When making an offer on a home, you must come up with a lump sum of money, known as the “earnest money deposit,” to show the seller your offer is legitimate. After all, if you have nothing at stake, you can simply walk away from the deal if something doesn’t go your way, or if you simply experience a change of heart.
Once the seller accepts your offer and your real estate agreement is finalized, an earnest money deposit should be sent within 24 to 48 hours. This fee is held by a third party, typically an escrow company, until the deal is finalized. Your agent will tell you how to make the deposit, and wiring instructions from an escrow company will probably be sent your way.
How Much Should the Earnest Money Deposit Be?
The question is, how much is enough, and how much is too much?
The problem with buying a home is that complications can occur, and there may be a situation that prevents you from buying the home, such as difficulty obtaining financing, or another unrelated problem. If you lay down too big of a deposit, you could wind up losing a significant chunk of change.
At the same time, you don’t want to be too stingy with the earnest money deposit, as the seller may have multiple offers, and will likely consider a larger deposit indicative of a more qualified and serious candidate.
That said, many real estate professionals recommend coming up with an earnest money deposit of 3% of the purchase price, though as mentioned above, this can vary depending on demand and other conditions. But basically an earnest money deposit between 1-2% should be sufficient in most cases.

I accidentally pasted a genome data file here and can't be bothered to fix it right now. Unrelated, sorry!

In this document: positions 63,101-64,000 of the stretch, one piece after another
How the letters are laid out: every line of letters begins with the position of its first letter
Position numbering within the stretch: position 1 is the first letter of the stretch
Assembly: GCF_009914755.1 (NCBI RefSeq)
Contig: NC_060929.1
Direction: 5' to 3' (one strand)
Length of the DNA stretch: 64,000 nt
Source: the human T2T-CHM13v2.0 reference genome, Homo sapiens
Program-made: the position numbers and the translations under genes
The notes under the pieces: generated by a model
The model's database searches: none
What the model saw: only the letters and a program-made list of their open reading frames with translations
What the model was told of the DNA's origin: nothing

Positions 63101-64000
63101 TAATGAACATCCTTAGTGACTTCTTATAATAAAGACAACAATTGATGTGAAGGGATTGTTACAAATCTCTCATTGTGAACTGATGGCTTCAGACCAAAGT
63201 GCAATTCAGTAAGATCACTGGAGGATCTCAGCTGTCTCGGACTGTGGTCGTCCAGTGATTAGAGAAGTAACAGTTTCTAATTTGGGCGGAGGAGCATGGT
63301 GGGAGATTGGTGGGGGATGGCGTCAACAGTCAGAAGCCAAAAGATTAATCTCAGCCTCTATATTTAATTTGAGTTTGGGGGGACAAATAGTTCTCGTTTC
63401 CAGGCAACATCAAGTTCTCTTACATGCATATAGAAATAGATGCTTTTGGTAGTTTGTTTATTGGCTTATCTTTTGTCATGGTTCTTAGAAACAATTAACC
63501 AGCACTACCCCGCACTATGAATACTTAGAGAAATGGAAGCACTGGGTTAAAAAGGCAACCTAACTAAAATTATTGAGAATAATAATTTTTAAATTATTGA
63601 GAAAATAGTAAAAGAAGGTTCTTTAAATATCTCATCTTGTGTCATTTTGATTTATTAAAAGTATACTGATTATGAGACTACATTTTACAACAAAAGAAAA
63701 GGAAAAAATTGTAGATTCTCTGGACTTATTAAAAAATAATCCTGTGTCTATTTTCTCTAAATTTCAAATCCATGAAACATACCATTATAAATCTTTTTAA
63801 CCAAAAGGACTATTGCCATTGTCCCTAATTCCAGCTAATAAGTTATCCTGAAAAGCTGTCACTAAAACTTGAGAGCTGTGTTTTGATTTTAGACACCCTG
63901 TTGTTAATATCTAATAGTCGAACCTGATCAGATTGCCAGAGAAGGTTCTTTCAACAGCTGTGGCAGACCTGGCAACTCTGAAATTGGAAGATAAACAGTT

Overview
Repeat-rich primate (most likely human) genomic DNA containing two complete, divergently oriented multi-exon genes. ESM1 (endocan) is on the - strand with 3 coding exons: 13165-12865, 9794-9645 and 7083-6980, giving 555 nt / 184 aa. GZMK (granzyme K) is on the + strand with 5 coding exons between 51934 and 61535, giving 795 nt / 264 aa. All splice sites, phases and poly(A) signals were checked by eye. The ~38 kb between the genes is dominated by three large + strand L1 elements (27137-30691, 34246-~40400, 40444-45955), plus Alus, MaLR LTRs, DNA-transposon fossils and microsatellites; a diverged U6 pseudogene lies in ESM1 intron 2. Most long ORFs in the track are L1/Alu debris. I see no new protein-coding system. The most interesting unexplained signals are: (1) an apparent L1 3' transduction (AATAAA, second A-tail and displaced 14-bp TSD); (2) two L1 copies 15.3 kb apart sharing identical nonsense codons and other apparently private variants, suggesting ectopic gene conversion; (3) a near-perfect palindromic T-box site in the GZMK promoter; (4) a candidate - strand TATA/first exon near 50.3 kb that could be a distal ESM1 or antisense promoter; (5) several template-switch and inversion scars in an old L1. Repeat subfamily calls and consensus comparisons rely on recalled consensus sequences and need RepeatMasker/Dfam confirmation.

If it’s a short sale or a foreclosure, the process may take awhile, so putting down a slightly smaller deposit should be acceptable, seeing that the money could be tied up for months.
Regardless, speak with your agent to determine the appropriate size of the earnest money. If you’re the only bidder, you don’t need to go nuts laying down cash. But if competition is fierce, it may get expensive in a hurry.
Getting the Earnest Money Deposit Refunded
It’s also important to make an agreement regarding the refund of the earnest money deposit. After all, if something does go wrong, you’ll want to ensure you get all or most of your money back.
Typically, the buyer will get their deposit back in full if something goes wrong from the start, and is within the contingency period. For example, if you don’t like the home inspection, you can walk away and get your full deposit.
If problems occur late in the transaction, the deposit may be split somewhat between buyer and seller, with a portion of the deposit lost to cancellation fees. And if the buyer is at fault, the seller will typically keep the deposit as consolation for their wasted time and effort.
Make sure you hold on to the copy of the check (or bank wire) used for the earnest money deposit, as the bank or lender financing the deal will likely ask for a copy.
You may also need to source the funds as well, so be sure you have enough money in your bank accounts to cover closing costs, reserve requirements, and the down payment. If you are unable to come up with these funds, your mortgage application could be declined and you could lose your home and your earnest money deposit!